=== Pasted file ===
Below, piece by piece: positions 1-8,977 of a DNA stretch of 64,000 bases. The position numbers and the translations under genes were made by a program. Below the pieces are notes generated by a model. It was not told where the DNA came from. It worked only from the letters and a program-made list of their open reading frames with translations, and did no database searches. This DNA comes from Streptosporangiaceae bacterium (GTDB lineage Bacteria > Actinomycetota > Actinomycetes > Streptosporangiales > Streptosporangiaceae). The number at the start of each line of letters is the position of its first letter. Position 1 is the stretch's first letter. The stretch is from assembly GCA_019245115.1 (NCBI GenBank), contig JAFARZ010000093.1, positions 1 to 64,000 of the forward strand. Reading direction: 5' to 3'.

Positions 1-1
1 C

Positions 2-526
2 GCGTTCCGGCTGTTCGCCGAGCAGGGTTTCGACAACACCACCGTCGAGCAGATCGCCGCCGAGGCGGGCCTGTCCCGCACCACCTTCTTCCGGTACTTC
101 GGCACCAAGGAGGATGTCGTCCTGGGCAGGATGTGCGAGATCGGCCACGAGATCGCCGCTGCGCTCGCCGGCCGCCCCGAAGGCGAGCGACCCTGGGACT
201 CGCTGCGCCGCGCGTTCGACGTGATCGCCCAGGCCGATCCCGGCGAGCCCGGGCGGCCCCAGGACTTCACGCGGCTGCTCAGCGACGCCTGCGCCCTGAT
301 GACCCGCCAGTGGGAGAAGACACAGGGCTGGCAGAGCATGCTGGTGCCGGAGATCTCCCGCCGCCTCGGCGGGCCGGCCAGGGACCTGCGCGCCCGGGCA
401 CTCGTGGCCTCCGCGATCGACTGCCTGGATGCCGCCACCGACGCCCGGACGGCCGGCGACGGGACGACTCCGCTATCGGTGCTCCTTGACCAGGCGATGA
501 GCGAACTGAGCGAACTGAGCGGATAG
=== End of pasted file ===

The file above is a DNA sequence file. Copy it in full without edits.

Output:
Below, piece by piece: positions 1-8,977 of a DNA stretch of 64,000 bases. The position numbers and the translations under genes were made by a program. Below the pieces are notes generated by a model. It was not told where the DNA came from. It worked only from the letters and a program-made list of their open reading frames with translations, and did no database searches. This DNA comes from Streptosporangiaceae bacterium (GTDB lineage Bacteria > Actinomycetota > Actinomycetes > Streptosporangiales > Streptosporangiaceae). The number at the start of each line of letters is the position of its first letter. Position 1 is the stretch's first letter. The stretch is from assembly GCA_019245115.1 (NCBI GenBank), contig JAFARZ010000093.1, positions 1 to 64,000 of the forward strand. Reading direction: 5' to 3'.

Positions 1-1
1 C

Positions 2-526
2 GCGTTCCGGCTGTTCGCCGAGCAGGGTTTCGACAACACCACCGTCGAGCAGATCGCCGCCGAGGCGGGCCTGTCCCGCACCACCTTCTTCCGGTACTTC
101 GGCACCAAGGAGGATGTCGTCCTGGGCAGGATGTGCGAGATCGGCCACGAGATCGCCGCTGCGCTCGCCGGCCGCCCCGAAGGCGAGCGACCCTGGGACT
201 CGCTGCGCCGCGCGTTCGACGTGATCGCCCAGGCCGATCCCGGCGAGCCCGGGCGGCCCCAGGACTTCACGCGGCTGCTCAGCGACGCCTGCGCCCTGAT
301 GACCCGCCAGTGGGAGAAGACACAGGGCTGGCAGAGCATGCTGGTGCCGGAGATCTCCCGCCGCCTCGGCGGGCCGGCCAGGGACCTGCGCGCCCGGGCA
401 CTCGTGGCCTCCGCGATCGACTGCCTGGATGCCGCCACCGACGCCCGGACGGCCGGCGACGGGACGACTCCGCTATCGGTGCTCCTTGACCAGGCGATGA
501 GCGAACTGAGCGAACTGAGCGGATAG